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Windy blows himself to the top
The lung power that saved his life has won Dave Cecil a regular TV date
There was a time when Windy Blow, the clown
who blows up three hundred balloons every show - and has just
started a series of regular spots on B.B.C. Television - could
not blow out a match.
Ten years ago, as a soldier with one lung and only a year to live, he was thrown a packet of balloons as he lay in a hospital bed.
"Have a go!" the doctor said, "Might do some good. Stick at it!".
Dave Cecil stuck at it. It was a long time before he could blow up a single balloon. When at last he managed it he began to shape balloons to amuse other patients. He made swans, giraffes, dogs and silly hats.
He decided then that if he lived, he would make his living by blowing up balloons on the stage.
the silent tramp-clown known and loved by children everywhere
now, made his debut in 1952. His young audiences loved to take
part in the act and win a balloon toy to take home.
He appeared on Children's TV in August, 1953, and was in the first TV Music Hall of 1954.
through eighteen gross of balloons every week," says Dave,
"and my wife, Blanche, and I have had to starta small
balloon factory in the garage behind our flat in Finchley, North
"When I was in hospital, the man in the next bed gave me the formula for making balloons. I would have liked him to help in our factory, but he didn't recover."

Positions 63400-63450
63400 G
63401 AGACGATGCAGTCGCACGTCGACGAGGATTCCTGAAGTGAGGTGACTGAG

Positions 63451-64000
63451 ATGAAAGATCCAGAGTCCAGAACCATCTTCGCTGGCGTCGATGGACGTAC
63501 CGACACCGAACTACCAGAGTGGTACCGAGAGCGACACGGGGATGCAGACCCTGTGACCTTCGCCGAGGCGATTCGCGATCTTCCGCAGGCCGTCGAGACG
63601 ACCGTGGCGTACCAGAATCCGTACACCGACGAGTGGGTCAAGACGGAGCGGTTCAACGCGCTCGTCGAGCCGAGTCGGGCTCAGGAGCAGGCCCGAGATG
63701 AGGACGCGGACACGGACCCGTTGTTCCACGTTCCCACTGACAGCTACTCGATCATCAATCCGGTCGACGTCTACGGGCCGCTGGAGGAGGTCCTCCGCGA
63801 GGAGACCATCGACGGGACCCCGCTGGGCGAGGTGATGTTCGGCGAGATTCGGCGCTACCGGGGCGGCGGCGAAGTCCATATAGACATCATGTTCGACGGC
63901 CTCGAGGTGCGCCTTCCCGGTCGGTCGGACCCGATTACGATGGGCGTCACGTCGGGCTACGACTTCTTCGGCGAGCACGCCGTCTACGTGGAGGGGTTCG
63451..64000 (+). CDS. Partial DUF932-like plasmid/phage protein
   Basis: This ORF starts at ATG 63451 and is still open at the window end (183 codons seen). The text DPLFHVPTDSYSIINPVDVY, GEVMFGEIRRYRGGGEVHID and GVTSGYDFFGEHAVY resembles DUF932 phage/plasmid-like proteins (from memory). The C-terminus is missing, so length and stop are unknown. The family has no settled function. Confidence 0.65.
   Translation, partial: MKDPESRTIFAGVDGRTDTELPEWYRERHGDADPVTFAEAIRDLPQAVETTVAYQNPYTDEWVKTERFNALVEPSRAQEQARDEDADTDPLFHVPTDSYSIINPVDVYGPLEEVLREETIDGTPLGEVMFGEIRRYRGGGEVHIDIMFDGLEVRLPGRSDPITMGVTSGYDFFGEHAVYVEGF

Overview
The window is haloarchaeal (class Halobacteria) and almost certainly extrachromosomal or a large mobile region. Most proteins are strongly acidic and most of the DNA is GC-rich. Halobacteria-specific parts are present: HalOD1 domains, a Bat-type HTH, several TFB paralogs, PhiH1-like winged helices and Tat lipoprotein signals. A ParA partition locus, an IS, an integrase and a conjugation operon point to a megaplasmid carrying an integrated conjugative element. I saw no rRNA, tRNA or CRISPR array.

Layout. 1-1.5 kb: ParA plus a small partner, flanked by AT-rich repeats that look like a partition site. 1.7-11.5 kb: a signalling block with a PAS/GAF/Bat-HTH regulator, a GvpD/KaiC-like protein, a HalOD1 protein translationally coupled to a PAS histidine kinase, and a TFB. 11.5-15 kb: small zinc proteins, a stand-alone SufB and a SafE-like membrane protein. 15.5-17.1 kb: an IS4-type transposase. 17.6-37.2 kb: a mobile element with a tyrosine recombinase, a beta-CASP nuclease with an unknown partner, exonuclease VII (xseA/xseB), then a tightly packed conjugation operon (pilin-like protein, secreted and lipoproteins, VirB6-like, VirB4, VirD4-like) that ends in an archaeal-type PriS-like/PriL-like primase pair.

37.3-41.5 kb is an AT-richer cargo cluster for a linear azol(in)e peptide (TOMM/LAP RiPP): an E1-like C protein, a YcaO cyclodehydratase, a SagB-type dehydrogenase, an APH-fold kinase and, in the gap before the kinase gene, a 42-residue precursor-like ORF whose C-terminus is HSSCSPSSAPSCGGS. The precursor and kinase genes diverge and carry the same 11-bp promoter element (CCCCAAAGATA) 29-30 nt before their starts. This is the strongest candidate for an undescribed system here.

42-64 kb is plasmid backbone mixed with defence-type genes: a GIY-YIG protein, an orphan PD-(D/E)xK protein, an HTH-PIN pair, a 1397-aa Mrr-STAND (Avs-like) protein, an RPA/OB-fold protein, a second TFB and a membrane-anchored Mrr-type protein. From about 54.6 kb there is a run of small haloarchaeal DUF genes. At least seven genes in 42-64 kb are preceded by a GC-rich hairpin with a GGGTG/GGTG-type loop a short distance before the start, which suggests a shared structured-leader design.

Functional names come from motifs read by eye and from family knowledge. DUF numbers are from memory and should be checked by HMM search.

spoken only once in public - at a party given by U.S. servicemen.
He had given some balloon toys to a little Negro girl. As she
returned to her seat some white children deliberately burst them.
Says Dave: "Windy saw red! He'd never spoken before, but he said something then. He called that little girl back and made every toy he knew - specially for her. As she went back to her place a second time, she handed nearly all of them to the white children!"
The Cecil's flat is always swarming with neighbours' children, the only children who know "the man inside Windy" - Dave Cecil, who once could hgardly blow up a ballon to save his life.
Out of costume - Dave Cecil blows balloons for neighbourhood children
who call at his flat to see the person they call "The man inside Windy Blow"
Article by Tom Taylor - from 'Illustrated' Magazine, November 5th, 1955
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